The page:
Monday, December 14, 2015

Hidden Behind That Surname


Ever get stumped with a surname and have to give up the chase to find that line's family history? What's in a name, anyhow? Is it like Shakespeare's rose—by any other name, just as sweet? Or can surnames tell us a story that might just reveal some history about our own family, as well?

Reviewing all my extended family surnames last week, I recalled just where I was stuck on my mother-in-law's line. In particular, one sticking point on her matrilineal line was the surname Metzger.

Of all my mother-in-law's family lines, this is the one for which I can go back only the briefest way—to their appearance in the Perry County, Ohio, census of 1850. In some enumerations, the Metzger family origin is designated as Germany. At other times, it is listed as Switzerland.

I can't pinpoint why, but I've always had the hunch that my mother-in-law's families came from the region once called Alsace-Lorraine in war-torn France Germany France. Even though I've never found solid documentation for this hunch, over the years of researching these settlers of Perry County, Ohio, I've seen a number of indications.

Naturally, when reader Intense Guy added his comment about a grade school classmate with that very surname—Metzger—whose family once lived not far from the French city of Metz on that German border region, I couldn't resist following that rabbit trail. Seeing that city's name—and how closely it resembled that surname—I couldn't help wondering whether there was any connection between the city's name and our family's name.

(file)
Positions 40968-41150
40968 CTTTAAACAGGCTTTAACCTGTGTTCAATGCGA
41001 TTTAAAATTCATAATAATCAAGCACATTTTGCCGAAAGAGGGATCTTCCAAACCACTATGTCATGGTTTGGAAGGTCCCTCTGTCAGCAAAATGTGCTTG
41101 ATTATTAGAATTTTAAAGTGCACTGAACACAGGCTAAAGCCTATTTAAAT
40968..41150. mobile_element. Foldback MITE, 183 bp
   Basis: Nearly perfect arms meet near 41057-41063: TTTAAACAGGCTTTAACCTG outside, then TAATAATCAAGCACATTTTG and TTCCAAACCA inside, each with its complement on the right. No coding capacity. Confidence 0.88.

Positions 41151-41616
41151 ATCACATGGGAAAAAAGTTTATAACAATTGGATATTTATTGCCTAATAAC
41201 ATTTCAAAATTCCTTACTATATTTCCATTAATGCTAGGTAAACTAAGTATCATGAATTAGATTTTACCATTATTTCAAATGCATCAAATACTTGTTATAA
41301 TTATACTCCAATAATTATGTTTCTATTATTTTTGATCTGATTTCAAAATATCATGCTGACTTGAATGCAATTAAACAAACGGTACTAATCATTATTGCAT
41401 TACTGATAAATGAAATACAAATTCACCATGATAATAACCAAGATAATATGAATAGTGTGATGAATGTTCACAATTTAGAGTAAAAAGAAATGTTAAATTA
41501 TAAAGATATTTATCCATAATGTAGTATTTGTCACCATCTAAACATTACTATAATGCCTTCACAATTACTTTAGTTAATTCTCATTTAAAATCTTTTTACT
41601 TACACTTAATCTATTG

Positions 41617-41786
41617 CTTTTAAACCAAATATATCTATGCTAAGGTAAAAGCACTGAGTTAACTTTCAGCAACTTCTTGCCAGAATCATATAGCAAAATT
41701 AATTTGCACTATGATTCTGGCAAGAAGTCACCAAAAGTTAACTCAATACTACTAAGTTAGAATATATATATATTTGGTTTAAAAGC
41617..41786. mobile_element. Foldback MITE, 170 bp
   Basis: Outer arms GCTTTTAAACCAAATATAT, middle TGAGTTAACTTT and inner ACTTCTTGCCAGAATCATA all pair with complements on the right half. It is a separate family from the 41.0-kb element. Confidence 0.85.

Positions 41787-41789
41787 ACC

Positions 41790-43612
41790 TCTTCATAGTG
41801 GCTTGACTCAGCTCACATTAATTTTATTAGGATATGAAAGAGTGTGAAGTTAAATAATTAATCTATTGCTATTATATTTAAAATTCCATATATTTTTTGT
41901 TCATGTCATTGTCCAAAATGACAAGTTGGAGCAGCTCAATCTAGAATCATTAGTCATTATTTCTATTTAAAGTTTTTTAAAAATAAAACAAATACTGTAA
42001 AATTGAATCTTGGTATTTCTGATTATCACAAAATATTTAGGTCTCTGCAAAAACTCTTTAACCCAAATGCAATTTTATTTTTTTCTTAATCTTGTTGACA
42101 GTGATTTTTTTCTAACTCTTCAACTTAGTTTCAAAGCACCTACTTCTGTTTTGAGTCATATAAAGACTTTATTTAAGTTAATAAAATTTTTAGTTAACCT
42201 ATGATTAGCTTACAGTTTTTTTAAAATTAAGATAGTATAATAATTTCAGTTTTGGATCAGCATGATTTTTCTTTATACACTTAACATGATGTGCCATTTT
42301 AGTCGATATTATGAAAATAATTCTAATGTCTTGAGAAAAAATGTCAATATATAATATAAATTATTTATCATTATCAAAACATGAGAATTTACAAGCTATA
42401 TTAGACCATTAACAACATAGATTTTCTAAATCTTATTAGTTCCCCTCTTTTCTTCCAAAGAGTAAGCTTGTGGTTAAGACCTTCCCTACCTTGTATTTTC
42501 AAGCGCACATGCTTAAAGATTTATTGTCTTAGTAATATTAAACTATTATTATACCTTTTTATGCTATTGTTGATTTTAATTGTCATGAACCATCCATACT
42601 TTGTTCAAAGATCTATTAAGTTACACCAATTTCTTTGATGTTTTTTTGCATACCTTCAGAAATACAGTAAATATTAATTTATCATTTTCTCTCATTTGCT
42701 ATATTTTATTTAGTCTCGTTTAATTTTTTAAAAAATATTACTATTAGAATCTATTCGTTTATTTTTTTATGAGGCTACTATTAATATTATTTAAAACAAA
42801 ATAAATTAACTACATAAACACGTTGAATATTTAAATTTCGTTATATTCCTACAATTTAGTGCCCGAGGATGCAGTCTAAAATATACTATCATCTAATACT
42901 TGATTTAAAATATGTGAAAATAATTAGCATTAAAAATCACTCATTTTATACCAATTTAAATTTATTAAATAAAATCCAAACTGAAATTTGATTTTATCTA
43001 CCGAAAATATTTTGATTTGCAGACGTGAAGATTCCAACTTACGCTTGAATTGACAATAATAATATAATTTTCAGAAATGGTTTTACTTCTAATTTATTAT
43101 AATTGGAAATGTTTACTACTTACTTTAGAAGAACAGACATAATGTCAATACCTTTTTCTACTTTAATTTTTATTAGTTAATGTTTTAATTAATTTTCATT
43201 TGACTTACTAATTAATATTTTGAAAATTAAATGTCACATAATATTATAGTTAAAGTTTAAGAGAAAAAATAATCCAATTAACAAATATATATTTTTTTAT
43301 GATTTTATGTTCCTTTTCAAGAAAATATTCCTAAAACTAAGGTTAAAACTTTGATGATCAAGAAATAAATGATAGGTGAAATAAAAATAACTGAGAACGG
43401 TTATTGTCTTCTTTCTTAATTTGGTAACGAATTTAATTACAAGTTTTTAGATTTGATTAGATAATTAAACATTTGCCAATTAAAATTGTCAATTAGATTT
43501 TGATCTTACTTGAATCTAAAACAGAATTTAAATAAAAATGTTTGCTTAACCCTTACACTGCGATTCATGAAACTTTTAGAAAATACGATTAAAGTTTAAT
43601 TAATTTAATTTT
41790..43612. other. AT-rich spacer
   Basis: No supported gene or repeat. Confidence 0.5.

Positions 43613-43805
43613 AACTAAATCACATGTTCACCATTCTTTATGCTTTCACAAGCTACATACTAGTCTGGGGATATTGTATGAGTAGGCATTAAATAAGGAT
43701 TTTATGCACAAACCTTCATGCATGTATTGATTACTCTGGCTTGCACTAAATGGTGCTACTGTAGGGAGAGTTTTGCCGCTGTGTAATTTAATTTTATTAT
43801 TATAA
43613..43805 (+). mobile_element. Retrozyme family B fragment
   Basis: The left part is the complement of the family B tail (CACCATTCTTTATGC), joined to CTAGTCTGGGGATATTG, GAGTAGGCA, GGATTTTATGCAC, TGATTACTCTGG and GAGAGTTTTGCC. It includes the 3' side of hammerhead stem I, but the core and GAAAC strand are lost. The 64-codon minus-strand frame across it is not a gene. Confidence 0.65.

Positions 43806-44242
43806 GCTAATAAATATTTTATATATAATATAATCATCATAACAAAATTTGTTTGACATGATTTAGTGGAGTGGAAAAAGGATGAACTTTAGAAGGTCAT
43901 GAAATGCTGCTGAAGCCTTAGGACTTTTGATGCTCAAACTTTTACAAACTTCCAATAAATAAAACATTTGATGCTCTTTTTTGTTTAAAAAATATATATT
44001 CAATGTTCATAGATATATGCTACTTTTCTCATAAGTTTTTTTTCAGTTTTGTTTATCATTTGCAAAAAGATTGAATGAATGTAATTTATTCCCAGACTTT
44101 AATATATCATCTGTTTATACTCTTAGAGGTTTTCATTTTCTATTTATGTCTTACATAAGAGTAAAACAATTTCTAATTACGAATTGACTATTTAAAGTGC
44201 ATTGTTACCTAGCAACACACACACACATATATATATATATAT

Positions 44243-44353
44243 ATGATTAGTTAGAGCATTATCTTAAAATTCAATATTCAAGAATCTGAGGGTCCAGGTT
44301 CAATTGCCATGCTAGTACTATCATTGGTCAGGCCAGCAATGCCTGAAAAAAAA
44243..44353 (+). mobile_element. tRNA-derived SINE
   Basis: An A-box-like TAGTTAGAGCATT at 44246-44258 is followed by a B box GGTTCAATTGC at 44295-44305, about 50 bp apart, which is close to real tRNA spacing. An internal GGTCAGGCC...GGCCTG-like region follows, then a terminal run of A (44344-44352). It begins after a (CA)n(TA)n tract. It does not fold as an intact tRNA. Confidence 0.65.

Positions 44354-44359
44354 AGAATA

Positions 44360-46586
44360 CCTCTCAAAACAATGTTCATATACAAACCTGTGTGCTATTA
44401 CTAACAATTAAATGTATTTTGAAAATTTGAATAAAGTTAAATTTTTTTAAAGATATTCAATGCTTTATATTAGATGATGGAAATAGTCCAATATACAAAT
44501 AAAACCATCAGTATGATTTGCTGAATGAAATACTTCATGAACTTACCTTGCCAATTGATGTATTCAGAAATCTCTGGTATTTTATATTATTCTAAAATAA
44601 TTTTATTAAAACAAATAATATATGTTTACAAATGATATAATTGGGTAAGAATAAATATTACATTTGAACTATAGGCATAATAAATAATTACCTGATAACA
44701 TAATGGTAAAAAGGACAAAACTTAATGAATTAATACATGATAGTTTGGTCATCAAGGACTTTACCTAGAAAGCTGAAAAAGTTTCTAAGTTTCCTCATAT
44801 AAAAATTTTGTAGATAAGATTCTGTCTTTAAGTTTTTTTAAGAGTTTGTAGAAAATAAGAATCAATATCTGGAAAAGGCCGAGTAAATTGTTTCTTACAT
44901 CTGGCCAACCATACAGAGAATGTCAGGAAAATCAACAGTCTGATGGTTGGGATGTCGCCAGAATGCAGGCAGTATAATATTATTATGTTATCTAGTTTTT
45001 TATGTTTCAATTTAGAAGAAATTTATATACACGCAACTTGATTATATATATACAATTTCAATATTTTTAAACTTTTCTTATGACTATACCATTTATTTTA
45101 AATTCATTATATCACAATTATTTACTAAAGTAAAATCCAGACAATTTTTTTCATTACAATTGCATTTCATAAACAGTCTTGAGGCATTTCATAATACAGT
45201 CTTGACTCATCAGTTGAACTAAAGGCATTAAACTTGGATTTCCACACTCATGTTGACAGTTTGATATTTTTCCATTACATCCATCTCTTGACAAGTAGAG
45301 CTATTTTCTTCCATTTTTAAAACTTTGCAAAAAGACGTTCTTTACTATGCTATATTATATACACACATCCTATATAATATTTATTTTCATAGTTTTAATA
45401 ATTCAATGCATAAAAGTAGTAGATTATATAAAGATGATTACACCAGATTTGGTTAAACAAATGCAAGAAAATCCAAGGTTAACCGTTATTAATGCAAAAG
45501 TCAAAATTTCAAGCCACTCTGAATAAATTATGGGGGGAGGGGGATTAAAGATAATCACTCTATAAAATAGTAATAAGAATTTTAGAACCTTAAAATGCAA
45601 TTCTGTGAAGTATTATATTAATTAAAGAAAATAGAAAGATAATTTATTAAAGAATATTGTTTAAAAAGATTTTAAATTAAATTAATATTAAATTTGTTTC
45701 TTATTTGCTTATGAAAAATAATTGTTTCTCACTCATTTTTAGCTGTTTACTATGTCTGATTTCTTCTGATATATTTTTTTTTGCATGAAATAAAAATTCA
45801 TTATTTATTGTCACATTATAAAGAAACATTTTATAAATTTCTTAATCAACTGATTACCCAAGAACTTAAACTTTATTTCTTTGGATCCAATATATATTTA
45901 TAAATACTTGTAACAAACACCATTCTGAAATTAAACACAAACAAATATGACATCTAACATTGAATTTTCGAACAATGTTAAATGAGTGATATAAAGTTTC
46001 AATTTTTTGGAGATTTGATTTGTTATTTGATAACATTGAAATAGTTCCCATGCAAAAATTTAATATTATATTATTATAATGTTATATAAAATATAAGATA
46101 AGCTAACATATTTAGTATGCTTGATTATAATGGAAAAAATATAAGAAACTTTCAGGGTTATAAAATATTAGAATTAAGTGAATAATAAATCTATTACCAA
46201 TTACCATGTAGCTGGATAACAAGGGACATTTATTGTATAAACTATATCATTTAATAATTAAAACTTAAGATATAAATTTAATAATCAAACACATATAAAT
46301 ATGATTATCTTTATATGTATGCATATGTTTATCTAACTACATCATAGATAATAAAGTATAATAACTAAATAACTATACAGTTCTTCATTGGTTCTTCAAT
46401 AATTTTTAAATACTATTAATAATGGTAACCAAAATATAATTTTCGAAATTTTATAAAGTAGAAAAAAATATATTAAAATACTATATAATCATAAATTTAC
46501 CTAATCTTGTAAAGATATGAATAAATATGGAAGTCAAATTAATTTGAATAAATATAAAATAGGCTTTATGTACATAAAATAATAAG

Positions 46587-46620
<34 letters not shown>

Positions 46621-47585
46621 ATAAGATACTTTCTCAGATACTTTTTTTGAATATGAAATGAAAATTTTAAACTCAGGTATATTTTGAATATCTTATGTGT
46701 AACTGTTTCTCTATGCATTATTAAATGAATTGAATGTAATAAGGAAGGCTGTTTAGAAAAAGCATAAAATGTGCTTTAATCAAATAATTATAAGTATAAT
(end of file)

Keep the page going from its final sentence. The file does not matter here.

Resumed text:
This made me realize: in exploring any surname-focused rabbit trails, navigation tools are in order. These, at the very least, must include maps and surname histories.

I took a quick look for information on that city, Metz, which Iggy had mentioned. Sure enough, it was in France, up against the current-day border with Germany, just below Luxembourg. While not quite part of the current French region of Alsace, it certainly was a key city of the former German Empire's Imperial Territory of Alsace-Lorraine.

It would take some research using a historical map to see where the oft-moved borders for that region might have been before 1850—about the time our Metzger family emigrated to the United States. If they were indeed from this region, since its southern-most reaches stretched to Switzerland, perhaps that explains the varying reports of their origin. Remember, census enumerators were to record the then-politically-correct jurisdiction for immigrants' hometown origins, not the regional designation those people had always called their home. Gone, under such a system, would be any mention of specific regions—whether Alsace in France, or Posen in Prussia, as I discovered quite by accident when researching my own paternal grandparents.

But what is in the name, itself? Does "Metzger" have anything to do with "Metz"?

While it is sometimes challenging to find reliable reports on the history of a specific surname—I'm thinking avoidance of all glad-handing "coat of arms" sales representatives here—I did take a tour through the Google listings for history of the name Metzger.

Right away, I got reminded of something I learned years ago, when my sister-in-law, Air Force wife that she was, residing in Germany, made the discovery that the word "metzger" means "butcher" in German.